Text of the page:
Of course TFF took a bit of flak – like I care – for asking Socceroo coach Ange Postecoglou on Channel Nine last Sunday morning, if he would stand down in the event of his team not qualifying for the World Cup. Some thought it disrespectful. I thought it journalism. In the wake of the Socceroos’ underwhelming performances in recent times, of course it is legitimate to ask the Head Sherang whether he will or won’t fall on his sword in the event of failure. Against that, I fancy I get what Postecoglou is trying to do and admire the spirit with which he does it. He wants, as I understand it, the Socceroos to play in an aggressive, attacking, Australian style, on the reckoning that is both what they are best suited to, and the style that will take them furthest in the World Cup if the they make it. Bravo. Better that, than a tepid qualification for the World Cup, followed by an ignominious thrashing in the first rounds. None of which alters the reality: he is risking mightily in the hope of greater glory, but if he fails the first one to pay the piper will be him.
And you can call me a soccer nutter who writes way too much about the sport if you like, but my attention was caught on Wednesday by this quote from Fayeq Shmais, a 46-year-old employee of the Syrian government, after the Socceroos’ next opponent, Syria, achieved a good result in their own match.
“There are two victories today: the army entered Deir el-Zour and we equalised with Iran, which I consider a victory. Syria is witnessing a revival as large rallies roam the streets of Damascus. This is something we have not seen since the start of the crisis.”
Whatever the result of the Socceroos forthcoming match against Syria, this quote puts Australia’s good fortune in perspective, yes?
Back to the grassroots
The President of the Sydney Rugby Union, David Begg, floated the idea this week that, next year, they might invite the Waratahs to play at North Sydney Oval, with a Shute Shield match as the curtain-raiser. Fabulous idea. The star to steer by for all rugby right now is what can break down the barriers between the amateur and professional tiers of the game? If it helps to do that, it is a good idea, and this is a prime example of a move that will help accomplish it, and help both tiers.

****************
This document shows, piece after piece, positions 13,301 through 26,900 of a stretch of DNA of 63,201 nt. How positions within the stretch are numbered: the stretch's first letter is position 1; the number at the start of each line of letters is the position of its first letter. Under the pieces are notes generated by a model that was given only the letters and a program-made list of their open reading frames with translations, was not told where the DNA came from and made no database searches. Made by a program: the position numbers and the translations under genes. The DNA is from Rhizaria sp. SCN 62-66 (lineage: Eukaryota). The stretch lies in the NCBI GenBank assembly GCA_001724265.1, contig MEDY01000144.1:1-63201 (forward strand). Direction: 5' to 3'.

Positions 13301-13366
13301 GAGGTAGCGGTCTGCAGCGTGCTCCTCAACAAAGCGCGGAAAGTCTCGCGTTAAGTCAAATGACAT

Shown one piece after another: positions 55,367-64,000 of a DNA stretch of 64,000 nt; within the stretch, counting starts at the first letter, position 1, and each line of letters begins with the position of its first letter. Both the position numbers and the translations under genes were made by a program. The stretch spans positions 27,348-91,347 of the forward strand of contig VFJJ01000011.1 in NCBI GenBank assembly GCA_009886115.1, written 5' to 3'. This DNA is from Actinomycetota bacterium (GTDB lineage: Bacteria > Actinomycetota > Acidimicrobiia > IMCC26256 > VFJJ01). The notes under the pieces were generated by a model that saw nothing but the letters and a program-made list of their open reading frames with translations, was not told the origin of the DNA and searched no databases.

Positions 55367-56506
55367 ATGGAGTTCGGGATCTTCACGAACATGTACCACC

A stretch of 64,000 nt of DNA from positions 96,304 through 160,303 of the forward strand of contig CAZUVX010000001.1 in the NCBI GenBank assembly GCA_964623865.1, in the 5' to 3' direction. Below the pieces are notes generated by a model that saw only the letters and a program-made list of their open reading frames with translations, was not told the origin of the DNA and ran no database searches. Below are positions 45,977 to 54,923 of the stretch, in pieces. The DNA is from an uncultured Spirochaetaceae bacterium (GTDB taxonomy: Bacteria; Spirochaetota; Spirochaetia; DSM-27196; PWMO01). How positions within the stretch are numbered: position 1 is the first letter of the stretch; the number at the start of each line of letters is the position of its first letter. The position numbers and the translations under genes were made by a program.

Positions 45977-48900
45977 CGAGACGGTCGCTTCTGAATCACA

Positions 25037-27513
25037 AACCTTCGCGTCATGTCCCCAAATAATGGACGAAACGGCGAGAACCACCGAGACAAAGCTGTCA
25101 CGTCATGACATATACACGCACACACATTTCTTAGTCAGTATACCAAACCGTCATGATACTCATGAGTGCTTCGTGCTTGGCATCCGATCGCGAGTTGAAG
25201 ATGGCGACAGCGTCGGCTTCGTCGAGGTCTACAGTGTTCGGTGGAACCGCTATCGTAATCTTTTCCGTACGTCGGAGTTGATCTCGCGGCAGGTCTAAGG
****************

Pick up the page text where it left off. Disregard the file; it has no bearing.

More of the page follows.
On the subject of kids with disabilities getting a fair go, let’s hear it for the St George Warriors, who field no fewer than three teams filled with kids with special needs across their junior age groups. With two fine women in Penny Hancock and Dianne Fyfe leading the charge, and the committed support of the St George Football Association those kids successfully play every week. The opposing teams, I am advised, are always gracious and understanding, and for the most part adhere to the two key rules:
1. Warriors always score the first goal
2. Whatever the final score, the Warriors are the eventual winners
In return, the opposing team gets treated to a icy-pole and a shared team photo. And all of them feel good and learn something of fine citizenship.
Gotta love this city!
Rabbitohs have Robbie rethink